Daily Slideshow: S2000 Powered MKII Escort is Quite the Build
Take a tour of this part TVR, part Ford, and part S2000 build that cuts no corners.
Cye Hayes’s shopmate said that Cye probably has more measuring tools than most people have tool tools. That's probably because Cye is an engineer at heart, and that passion for precision drives all his builds—from racing cars to speedy boats. This particular build combines an engine from an S2000 with the chassis from a TVR and the body of an English MkII Ford Escort.
The Honda Part
Starting with the part most S2000 fans are most eager to delve into, the F20c is running 11.9:1 compression, features mild porting, the stock valves, and Jenvey direct-to-head 50 mm individual throttle bodies with 90mm velocity stacks. The engine benefits from a low-mass TTV flywheel and lightened balanced pulleys. ACL bearings are lubricated by a Race Engine Developments dry sump, fed by a MoCal oil cooler.
Around the Front
Let's back up to that exhaust for a minute. The entire system is custom Maniflow, including the header, and exits passenger-side (driver-side on this car since it lives in the U.K.) as per usual, but then runs forward, in front of the engine, then turns back again and gets routed through the car via a dedicated tunnel, going from 4 to 2 to 1 as it does. Cye swears that the wide grille opening provides so much airflow that the exhaust doesn't heat soak the engine or pre-heat the intake charge, despite passing a few inches from it. The things people will do to shift with their left hand...
It may not look like it at first but the Escort keeps the S2000's six-speed transmission, though now its custom shift lever is combined with an AP Racing paddle clutch and a Tilton concentric slave cylinder. The gearbox sends the power through a lightweight driveshaft back to a Cosworth Bara Motorsport differential with 4.4:1 gears. From there power is transmitted through rifle-drilled halfshafts—contrary to popular belief it's not for lightening purposes, drilling the axles increases the overall surface area of the shafts thereby strengthening them.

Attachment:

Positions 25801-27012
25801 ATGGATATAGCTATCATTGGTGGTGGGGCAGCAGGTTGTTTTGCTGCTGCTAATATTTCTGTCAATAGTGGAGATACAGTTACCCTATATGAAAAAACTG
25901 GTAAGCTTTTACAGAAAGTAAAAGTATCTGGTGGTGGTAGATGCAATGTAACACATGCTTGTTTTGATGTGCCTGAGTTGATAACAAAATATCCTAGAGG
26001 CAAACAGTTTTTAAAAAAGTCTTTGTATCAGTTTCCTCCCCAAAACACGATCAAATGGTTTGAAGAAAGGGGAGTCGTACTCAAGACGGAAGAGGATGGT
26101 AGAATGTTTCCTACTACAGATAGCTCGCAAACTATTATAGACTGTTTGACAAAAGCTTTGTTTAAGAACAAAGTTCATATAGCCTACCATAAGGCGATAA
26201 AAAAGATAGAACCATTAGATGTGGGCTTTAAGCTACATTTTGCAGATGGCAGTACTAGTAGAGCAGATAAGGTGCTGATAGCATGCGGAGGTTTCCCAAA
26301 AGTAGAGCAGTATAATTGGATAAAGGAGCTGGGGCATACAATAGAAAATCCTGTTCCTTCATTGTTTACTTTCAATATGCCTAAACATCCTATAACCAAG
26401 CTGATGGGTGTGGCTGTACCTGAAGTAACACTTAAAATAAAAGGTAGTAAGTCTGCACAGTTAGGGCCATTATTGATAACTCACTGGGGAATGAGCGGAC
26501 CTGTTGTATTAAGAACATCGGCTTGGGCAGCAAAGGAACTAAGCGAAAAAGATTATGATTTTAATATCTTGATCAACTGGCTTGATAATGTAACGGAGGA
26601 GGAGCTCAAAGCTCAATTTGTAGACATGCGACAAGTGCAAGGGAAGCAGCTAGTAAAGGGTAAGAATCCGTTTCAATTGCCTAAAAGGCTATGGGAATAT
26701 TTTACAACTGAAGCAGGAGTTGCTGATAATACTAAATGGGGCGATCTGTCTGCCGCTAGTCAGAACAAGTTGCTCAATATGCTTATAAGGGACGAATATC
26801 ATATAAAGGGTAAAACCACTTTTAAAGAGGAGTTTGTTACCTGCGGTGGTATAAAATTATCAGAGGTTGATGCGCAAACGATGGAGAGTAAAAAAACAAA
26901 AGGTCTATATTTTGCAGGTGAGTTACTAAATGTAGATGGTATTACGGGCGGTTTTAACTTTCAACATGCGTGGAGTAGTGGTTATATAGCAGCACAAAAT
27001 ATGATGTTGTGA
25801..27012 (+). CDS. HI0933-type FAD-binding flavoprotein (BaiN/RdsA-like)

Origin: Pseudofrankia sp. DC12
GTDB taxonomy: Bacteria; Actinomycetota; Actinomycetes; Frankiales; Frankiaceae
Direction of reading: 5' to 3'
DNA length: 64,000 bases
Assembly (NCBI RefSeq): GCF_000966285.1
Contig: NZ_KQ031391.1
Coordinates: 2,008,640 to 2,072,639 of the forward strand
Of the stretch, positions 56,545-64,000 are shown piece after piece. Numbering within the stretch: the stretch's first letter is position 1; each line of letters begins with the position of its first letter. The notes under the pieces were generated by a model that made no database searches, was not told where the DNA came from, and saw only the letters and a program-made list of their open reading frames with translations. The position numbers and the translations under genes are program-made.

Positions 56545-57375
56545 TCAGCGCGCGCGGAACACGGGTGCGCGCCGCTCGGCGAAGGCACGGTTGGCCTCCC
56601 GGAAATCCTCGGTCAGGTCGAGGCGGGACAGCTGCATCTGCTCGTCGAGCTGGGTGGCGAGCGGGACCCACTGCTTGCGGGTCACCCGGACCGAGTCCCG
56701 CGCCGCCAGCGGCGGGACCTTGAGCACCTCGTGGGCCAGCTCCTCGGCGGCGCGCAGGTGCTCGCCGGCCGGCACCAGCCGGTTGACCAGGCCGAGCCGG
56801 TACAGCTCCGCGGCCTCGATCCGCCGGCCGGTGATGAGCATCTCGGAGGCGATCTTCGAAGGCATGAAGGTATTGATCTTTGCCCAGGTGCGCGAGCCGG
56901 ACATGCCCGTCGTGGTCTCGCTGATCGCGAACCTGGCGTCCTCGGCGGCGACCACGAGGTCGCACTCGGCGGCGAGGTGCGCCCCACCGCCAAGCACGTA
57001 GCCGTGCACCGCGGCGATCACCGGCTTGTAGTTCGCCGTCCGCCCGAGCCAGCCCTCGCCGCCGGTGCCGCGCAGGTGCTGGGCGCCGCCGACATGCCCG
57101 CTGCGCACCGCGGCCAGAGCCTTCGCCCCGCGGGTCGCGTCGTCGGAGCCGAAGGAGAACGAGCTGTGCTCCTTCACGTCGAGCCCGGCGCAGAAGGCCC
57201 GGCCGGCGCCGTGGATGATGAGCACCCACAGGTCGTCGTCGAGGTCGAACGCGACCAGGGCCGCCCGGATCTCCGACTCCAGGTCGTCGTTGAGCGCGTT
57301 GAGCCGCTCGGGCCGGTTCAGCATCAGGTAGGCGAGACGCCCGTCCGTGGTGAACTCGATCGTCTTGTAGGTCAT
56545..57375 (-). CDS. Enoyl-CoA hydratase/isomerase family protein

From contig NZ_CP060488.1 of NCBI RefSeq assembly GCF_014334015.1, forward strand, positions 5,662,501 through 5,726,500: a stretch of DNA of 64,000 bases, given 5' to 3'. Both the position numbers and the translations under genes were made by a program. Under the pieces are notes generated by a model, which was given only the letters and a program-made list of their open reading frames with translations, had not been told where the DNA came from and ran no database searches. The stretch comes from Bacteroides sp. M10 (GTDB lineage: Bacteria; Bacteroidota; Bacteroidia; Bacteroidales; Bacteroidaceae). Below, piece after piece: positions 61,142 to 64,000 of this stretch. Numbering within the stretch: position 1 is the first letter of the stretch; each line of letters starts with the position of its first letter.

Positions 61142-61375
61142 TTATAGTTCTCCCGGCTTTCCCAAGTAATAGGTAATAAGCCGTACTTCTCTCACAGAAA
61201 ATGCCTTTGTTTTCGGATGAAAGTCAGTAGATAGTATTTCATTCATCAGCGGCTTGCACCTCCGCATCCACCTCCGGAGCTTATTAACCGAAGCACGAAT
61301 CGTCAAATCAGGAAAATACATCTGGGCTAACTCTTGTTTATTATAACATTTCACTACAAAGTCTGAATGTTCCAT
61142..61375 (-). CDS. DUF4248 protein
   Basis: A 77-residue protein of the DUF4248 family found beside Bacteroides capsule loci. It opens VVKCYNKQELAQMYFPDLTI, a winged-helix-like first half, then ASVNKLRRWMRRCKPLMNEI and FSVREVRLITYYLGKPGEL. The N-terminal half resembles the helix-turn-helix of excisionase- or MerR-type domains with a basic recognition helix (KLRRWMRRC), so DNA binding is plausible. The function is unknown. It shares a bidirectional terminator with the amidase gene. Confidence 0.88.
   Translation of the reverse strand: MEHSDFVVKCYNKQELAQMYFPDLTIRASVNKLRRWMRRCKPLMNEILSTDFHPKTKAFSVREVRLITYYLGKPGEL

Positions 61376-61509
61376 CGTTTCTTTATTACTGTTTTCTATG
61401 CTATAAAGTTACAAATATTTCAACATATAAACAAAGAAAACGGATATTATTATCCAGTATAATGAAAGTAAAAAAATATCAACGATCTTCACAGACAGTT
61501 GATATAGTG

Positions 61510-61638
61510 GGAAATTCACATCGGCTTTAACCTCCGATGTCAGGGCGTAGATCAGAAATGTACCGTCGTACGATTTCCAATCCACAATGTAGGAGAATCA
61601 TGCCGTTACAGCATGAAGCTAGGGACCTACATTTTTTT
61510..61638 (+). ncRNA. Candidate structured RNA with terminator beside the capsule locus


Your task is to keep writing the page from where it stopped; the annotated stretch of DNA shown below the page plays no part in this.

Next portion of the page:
Part TVR, Part Cye
As mentioned previously, the bones of the car are TVR, the British maker of light fiberglass-bodied sports cars founded by Trevor Wilkinson, and come from a TVR Tuscan Challenge car. Cye narrowed the chassis to enable the Escort body to fit over and around it. He also designed every piece of the suspension and built it around centrally-mounted Lead Race Coilovers, Heim-jointed aluminum double A-arms, and fully-adjustable links.
The front shock tower bar is Ford and the steering rack is Tilton, but most of the rest is Cye, including the front anti-roll bar, the addition of an air-jack system, and custom camber plates that are adjusted to provide whopping 4-and-1/2 inches of negative camber.
The Escort rolls on 17″ Image 3-piece wheels and Dunlop rubber, with Cye selecting from his stock of compound and tread depending on conditions. Brakes are AP Racing calipers, discs (330mm front, 280mm rear), and even pads— both front and rear. Cye uses an AP racing proportioning valve to set the bias between the Girling master cylinders.
A custom roll cage protects the driver, and the rest of the interior is just as no-nonsense with a Cyco Automotive racing seat, Titon harnesses, a Sparco wheel, and a Race Technology Dash 2 connected to a Race Technology DL1 data logger. The car has a flat bottom, with the aforementioned tunnel the exhaust runs through getting a measure of cool air fed to it via a cooling duct located in the passenger-side window.
Outside and Trackside
The Escort's custom front flares and Rally Group 4-style front valance give the car the appearance of sitting even lower than it already does. The doors are stock Escort skins with custom aluminum inner-panels, the trunk is fiberglass, and the rear of the car is fitted with a Radical underbody diffuser. Cye reports his hybrid tips the scales with a 51/49 F/R weight distribution ratio but is mum on the overall weight. He does divulge the S2000 engine puts out "around 275BHP," more than enough to move this lightweight around just about any track Cye has the notion to take it to. When asked why he built this intriguing combo, Cye just said, “because I wanted to.” Well, that's good enough reason for us.